Hastings Law Journal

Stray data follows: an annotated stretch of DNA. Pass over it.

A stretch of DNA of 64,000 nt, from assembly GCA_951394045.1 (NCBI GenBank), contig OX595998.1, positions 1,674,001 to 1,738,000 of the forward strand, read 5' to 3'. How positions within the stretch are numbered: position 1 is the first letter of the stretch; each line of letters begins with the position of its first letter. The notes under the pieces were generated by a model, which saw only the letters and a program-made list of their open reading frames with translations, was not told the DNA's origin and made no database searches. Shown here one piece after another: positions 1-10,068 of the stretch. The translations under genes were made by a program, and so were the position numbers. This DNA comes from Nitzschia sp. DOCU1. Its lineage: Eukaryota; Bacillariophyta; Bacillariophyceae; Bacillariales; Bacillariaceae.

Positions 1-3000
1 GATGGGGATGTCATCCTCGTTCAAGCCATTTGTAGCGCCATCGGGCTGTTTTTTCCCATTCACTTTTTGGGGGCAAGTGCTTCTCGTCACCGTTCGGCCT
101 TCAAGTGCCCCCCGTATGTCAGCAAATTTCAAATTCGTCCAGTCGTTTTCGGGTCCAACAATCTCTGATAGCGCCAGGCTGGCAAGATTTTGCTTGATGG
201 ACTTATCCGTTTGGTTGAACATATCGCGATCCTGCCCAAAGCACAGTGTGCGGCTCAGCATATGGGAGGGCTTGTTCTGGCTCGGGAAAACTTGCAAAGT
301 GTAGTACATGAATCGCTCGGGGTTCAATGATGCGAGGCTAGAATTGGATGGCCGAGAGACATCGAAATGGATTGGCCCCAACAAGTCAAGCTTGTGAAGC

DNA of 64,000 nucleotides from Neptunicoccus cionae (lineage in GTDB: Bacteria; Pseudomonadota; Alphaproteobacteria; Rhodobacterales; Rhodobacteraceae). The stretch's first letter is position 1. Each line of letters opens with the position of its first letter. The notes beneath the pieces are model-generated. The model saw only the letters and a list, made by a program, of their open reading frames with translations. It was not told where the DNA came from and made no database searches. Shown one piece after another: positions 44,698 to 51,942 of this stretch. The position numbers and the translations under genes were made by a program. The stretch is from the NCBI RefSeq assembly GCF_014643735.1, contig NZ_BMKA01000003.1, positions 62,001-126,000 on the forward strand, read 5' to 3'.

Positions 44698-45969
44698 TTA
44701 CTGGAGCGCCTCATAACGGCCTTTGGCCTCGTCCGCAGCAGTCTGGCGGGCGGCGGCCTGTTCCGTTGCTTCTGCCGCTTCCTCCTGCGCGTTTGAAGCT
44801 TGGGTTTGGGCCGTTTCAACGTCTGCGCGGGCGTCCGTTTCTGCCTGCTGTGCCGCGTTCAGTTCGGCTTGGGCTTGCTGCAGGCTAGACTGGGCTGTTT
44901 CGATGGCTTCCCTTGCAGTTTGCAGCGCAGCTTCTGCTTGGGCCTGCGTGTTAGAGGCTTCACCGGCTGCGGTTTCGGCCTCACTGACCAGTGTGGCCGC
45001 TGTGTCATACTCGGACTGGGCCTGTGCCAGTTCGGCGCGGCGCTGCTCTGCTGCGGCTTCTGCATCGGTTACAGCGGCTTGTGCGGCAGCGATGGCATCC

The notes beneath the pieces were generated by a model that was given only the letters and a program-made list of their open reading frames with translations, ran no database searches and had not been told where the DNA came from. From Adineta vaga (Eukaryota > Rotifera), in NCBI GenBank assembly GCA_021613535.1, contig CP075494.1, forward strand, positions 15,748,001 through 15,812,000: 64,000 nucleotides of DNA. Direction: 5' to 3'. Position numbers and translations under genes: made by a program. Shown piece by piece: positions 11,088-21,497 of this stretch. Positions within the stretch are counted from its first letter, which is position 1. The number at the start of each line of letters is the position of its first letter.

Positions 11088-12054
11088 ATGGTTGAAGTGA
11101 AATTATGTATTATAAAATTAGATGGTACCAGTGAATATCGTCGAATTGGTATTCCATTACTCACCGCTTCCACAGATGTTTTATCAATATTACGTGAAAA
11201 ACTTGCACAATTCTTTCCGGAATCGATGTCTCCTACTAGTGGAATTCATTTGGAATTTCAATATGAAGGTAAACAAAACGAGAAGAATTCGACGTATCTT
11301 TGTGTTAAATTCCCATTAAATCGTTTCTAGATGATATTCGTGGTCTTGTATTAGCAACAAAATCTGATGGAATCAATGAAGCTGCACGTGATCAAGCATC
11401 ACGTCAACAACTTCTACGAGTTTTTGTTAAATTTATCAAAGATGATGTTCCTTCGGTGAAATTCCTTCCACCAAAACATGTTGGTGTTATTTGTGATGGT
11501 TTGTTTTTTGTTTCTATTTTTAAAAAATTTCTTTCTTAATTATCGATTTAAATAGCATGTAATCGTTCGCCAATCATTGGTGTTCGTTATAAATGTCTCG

Justice Ruth Bader Ginsburg, since about 1980, has been painted as a feminist committed to “formal equality.” Recent work has contested this depiction. This Article uncovers additional evidence that Ginsburg’s goal was not mere formal equality; her goal was to deconstruct the breadwinner-homemaker system in which men and women were seen as belonging to separate spheres. Ginsburg saw this system as subordinating women, and in that sense is an antisubordination theorist. Yet lumping her together with Catharine MacKinnon, often seen as legal feminism’s foremost antisubordination theorist, proves confusing for a number of reasons. A chief difference is their attitudes towards men. While MacKinnon often paints men as oppressors, Ginsburg saw men, as well as women, oppressed by gender roles. Ginsburg is more accurately seen as a reconstructive feminist, whose chief goal is to deconstruct separate spheres—its breadwinner-homemaker roles and the descriptions of men and women that justify them—and to reconstruct gender along different lines. Today, progress towards her goal has stalled. The key to jumpstarting the stalled gender revolution is to change gender pressures on men. Much of this work involves cultural shift, but in recent years, progress has been made in litigating separate spheres under Title VII, as evidenced by the recent growth of litigation involving family responsibilities discrimination (“FRD”). The Article concludes with a critique of a recent FRD case, EEOC v. Bloomberg L.P.

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